General deductions from income

What are the general deductions from income allowed in Papua New Guinea?

Tax rates take into account an allowance for expenses of up to PGK200. Expenses in excess of PGK200 are relieved by means of a rebate of tax payable of 25 percent of those expenses.

Additionally, standard dependent rebates are available for salary and wage earners. The individual income tax rates used for the calculation of salary or wages tax incorporate rebates for dependents as well as the blanket deduction for expenses of PGK200 per year.

The dependent rebates are very small and calculated as follows:

  • first dependent: 15 percent of gross tax with a maximum of PGK450 and minimum of PGK45;
  • second and third dependents: 10 percent of gross tax, with a maximum of PGK300 and a minimum of PGK30 for each dependent.

A maximum of three dependents may be claimed. Dependent rebates are available to residents only.

Tax reimbursement methods

What are the tax reimbursement methods generally used by employers in Papua New Guinea?

Tax reimbursements rarely need to be considered in Papua New Guinea.

Calculation of estimates/prepayments/withholding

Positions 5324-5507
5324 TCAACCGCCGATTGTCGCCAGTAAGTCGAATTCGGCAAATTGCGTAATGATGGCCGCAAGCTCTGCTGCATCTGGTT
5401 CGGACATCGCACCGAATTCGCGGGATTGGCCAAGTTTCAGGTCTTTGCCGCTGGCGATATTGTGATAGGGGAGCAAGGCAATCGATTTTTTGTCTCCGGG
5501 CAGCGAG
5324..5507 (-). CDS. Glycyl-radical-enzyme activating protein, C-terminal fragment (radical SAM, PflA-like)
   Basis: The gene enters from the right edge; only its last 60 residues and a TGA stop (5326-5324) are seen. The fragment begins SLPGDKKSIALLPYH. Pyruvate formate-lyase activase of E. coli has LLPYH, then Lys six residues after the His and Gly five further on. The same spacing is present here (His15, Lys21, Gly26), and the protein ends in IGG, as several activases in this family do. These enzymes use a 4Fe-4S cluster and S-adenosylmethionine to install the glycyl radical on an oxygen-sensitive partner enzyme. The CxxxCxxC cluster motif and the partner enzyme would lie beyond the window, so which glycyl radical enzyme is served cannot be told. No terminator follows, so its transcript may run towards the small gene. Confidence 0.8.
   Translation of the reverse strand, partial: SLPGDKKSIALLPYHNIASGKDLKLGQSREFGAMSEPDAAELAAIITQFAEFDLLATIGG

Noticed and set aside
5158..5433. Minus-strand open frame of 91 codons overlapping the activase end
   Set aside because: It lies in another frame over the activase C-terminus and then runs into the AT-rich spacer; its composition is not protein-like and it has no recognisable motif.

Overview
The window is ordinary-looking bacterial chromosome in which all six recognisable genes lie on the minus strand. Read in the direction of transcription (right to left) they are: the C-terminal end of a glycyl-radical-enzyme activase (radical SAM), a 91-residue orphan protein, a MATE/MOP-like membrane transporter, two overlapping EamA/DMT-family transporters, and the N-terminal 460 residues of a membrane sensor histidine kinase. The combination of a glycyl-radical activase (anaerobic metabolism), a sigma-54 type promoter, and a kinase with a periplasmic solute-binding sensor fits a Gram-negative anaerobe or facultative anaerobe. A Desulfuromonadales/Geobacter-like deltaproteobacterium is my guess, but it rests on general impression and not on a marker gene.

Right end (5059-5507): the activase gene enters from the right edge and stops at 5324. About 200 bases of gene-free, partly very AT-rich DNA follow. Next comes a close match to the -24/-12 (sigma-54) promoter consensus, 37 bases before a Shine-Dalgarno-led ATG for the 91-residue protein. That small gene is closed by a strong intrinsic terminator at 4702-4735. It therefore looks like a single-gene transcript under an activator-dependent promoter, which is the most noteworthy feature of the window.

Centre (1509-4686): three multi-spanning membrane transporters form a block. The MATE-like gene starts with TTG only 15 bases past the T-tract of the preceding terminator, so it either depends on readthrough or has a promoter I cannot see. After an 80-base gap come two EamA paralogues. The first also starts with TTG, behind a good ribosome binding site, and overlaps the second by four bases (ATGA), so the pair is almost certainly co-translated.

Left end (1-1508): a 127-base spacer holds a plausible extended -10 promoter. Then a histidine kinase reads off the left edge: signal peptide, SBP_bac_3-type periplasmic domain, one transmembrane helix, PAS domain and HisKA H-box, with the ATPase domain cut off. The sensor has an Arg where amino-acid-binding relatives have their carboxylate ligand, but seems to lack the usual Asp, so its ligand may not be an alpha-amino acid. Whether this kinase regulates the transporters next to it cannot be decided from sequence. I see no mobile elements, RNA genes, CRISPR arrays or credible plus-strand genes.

How are estimates/prepayments/withholding of tax handled in Papua New Guinea? For example, Pay-As-You-Earn (PAYE), Pay-As-You-Go (PAYG), and so on.

Salary or Wages Tax under the PAYE system is assessed on a fortnightly rather than an annual basis. It is remitted by all employers (including foreign companies operating through a permanent establishment or a permanent representative) to the IRC on a monthly basis.

Remuneration paid as consultancy fees or for other professional services rendered in Papua New Guinea is also considered to be salary or wages income, as is any compensation for services rendered in Papua New Guinea, which is paid outside Papua New Guinea. The salary or wages tax is based on individual income tax rates and is a first and final tax on salary and wage earnings. The rates of tax used by employers to calculate the fortnightly deductions incorporate rebates for dependents (for employees) as well as a blanket deduction for expenses of PGK200 per year incurred in earning salary or wages income.

Individuals who derive non-salary or wage income are required to pay provisional tax on that income. Provisional tax is assessed on an annual basis and is payable in three equal instalments by the end of April, July and October for the relevant year. The provisional tax paid is allowed as a credit in that year’s assessment, when processed in the following year.

Pay-as-you-go (PAYG) withholding

As detailed earlier.

PAYG Installments

When are estimates/prepayments/withholding of tax due in Papua New Guinea? For example: monthly, annually, both, and so on.